16.09.2015 | Halya Coynash

3-year sentence for criticizing Putin and Russia’s annexation of Crimea


   Updated information:  although Kashapov was sentenced to two years on each of the articles, it seems that the overall sentence is 3 years (journalists in court reported four years) 

A Russian court has sentenced 56-year-old Rafis Kashapov to three years imprisonment over social network posts criticizing Russia’s annexation of Crimea and aggression in eastern Ukraine.  The prosecution claimed – and judge Dan Shakurov in the Naberezhnye Chelny court accepted – that these were ‘public calls to violate Russian territorial integrity’ and ‘hate speech’.  This is the first prosecution and verdict on charges under the new Article 280.1 § 2, and has, as feared, been used against expressions of opposition to Russia’s occupation of internationally recognized Ukrainian territory.

Kashapov’s lawyers were involved in other court proceedings on Sept 14, but the judge refused to postpone the hearing, and only civic defenders were present.  One of them, Renat Nurgali told Grani ru that the sentence was based on the testimony of people pulled in off the street and asked leading questions about the ‘impression’ that Kashapov’s texts made on them.

The sentence will, of course, be appealed, however nothing about this case gives any grounds for optimism.   

Kashapov, the Head of the Tatar Public Centre,  was arrested on Dec 28, 2014 and has been in custody ever since.

The charges are literally of inciting hatred or enmity (Article 282 § 1 of the Criminal Code) and “public calls to actions aimed at violation of the Russian Federation’s territorial integrity” via the Internet (Article 280.1 § 2).

The latter article has been in force since May 9, 2014.  It criminalizes what are termed ‘public calls to violate Russian territorial integrity’ with this punishable by 4 years, or 5 if via the Internet. 

With Crimea under Russian occupation, it was widely feared that the new regulation would be used to silence any criticism of Russia’s invasion and annexation which has been condemned by the UN, EU and all democratic countries.  The concern has, unfortunately, proven justified.

The charges over which Kashapov was remanded in custody and has now been sentenced by a first instance to court to four years imprisonment, are based on four posts on the social network VKontakte.

They are all still available on the Internet which rather suggests that the Russian FSB wants people to see them and take warning of what they could face for any equally innocuous expressions of opinion. 

There is a brief post entitled Yesterday – Hitler and Danzig, today Putin and Donetsk!  It shows pictures of Putin with the caption reading: “Crimea has always been and remains an inalienable part of Russia” and of Hitler saying “Danzig was – and is a German city”.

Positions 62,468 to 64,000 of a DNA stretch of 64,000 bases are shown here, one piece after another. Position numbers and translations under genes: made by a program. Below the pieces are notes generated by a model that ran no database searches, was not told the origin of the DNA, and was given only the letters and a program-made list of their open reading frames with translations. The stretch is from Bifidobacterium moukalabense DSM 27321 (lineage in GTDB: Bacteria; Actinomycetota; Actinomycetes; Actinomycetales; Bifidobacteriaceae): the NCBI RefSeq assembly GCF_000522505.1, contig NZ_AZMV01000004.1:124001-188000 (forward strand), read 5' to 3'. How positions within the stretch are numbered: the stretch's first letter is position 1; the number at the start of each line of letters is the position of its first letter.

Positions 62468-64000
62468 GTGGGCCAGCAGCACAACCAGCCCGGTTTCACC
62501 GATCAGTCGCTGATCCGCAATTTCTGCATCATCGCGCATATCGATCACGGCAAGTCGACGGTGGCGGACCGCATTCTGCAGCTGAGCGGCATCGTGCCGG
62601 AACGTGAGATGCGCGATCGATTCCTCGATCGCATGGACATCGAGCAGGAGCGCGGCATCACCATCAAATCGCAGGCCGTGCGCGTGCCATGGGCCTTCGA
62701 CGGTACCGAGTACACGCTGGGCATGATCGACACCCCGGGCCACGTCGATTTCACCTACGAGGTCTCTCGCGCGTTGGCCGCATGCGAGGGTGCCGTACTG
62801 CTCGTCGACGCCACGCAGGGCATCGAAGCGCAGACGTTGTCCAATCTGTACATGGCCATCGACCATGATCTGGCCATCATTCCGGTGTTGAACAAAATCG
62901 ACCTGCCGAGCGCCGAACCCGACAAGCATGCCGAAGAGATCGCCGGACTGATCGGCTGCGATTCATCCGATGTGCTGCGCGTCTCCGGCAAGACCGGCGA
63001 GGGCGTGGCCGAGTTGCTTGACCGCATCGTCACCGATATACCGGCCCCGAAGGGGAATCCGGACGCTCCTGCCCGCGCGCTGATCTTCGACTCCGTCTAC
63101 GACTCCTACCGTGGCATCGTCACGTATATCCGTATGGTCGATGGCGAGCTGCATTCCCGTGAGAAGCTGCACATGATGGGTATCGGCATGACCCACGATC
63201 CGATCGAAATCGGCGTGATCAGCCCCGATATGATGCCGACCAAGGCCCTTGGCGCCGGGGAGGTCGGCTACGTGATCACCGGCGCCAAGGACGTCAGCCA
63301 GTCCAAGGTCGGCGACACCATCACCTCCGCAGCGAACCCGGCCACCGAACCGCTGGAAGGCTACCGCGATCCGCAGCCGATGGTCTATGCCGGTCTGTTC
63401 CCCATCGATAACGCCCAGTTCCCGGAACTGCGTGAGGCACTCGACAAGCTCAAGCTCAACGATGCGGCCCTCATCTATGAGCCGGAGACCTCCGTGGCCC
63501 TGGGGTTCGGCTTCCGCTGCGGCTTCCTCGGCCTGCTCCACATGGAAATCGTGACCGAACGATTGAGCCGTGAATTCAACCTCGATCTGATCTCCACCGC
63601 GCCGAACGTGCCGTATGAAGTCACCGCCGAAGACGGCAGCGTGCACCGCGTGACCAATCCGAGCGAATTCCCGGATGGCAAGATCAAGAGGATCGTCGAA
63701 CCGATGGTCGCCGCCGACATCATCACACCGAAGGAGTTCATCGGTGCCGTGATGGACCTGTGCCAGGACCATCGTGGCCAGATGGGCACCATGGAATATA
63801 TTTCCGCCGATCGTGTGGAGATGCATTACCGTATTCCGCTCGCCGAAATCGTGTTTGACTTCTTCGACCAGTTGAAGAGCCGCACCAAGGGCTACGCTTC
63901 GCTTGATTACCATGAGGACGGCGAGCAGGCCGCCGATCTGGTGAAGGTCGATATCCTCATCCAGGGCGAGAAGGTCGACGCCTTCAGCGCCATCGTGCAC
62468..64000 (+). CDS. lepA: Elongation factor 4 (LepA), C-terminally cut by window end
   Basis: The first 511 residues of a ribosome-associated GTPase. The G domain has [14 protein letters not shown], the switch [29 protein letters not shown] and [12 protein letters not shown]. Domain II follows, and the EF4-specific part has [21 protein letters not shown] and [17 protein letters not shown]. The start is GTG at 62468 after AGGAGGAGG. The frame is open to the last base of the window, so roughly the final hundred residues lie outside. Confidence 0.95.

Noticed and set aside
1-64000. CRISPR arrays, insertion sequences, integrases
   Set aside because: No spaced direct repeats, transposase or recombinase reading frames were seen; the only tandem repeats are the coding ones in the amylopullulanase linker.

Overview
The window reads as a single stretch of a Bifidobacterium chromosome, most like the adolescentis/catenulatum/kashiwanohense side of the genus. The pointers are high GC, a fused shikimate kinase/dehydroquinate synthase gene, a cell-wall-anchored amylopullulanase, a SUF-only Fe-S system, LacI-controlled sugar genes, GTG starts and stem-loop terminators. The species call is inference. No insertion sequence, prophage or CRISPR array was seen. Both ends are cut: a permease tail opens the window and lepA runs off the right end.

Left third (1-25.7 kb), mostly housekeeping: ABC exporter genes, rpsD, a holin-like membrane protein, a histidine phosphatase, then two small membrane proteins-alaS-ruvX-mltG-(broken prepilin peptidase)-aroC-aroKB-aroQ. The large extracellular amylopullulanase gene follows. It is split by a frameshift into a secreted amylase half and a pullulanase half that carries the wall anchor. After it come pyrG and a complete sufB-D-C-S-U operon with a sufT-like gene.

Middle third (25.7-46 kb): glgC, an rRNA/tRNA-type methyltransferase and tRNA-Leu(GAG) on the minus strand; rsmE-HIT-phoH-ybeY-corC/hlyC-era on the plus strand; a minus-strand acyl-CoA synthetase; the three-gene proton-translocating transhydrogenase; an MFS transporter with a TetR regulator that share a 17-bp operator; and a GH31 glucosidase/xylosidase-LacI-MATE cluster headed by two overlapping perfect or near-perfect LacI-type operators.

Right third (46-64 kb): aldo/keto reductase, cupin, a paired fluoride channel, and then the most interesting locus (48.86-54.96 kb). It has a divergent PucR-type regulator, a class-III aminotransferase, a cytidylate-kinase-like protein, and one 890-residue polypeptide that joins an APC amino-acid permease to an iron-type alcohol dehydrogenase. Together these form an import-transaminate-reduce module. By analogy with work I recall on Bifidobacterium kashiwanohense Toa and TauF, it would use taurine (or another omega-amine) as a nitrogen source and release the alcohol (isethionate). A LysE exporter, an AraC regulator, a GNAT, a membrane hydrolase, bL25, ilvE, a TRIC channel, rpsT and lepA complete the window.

The text asserts that since Russia’s occupation of Crimea the new unrecognized authorities have been destroying everything Ukrainian and Crimean Tatar.

The text Crimea and Ukraine will be free of the occupiers! reports a demonstration in Ankara with banners reading, “Putin, get out of Crimea!” and calling both Stalin and Putin murderers.  The protest, which Kashapov writes was supported by a large group of Crimean Tatars, was against a visit to the Turkish capital by Russian President Vladimir Putin.  It criticizes the Turkish authorities for meeting with Putin and says that the latter is following Joseph Stalin’s tradition and carrying out a chauvinistic policy with respect to the Crimean Tatars.  He mentions the 18 Crimean Tatars who have disappeared since Russia’s invasion and searches of homes, mosques and religious schools.  He speaks of Russian “karateli” – those carrying out punitive operations and a term regularly used on Russian television but about Ukrainians.

In the post “Let’s defend Ukraine and the entire Turkic world!” Kashapov suggests among other things that Putin needs a victory over the Ukrainian people in order to remain in power.  He says that Putin’s plan is to crush the Ukrainian revolution, destabilize the situation, etc.  In short, roughly similar to what any number of analysts regularly write and exactly the position put in the report Putin. War that Boris Nemtsov was planning to write when he was gunned down outside the Kremlin in Feb 2015.

One final entry has a photo collage with the title “Where there’s Russia, there are tears and death”.   The photos are from conflict in Moldova; Chechnya; Dagestan; Georgia and Ukraine. 

An ‘expert assessment’ asserts that Kashapov’s texts deliberately stir up hatred to the following: “Russians”; “Russian authorities”, the Crimean “occupation authorities”; “President Vladimir Putin”.

Some of the comments by these ‘experts’ cannot strictly be called inaccurate.  They say, for example, that Kashapov’s texts create a negative attitude to the actions of the Russian authorities in Crimea and the impression that the peninsula was illegally joined to Russia; and that it is not a part of Russia.  They also assert that Kashapov calls to action to defend Crimea from Russian occupation. 

Where they find the latter ‘calls’ is unclear.  Certainly the Sova Centre which monitors hate speech and xenophobia found no grounds for the accusations against Kashapov who has been recognized as a political prisoner by the Memorial Human Rights Centre. 


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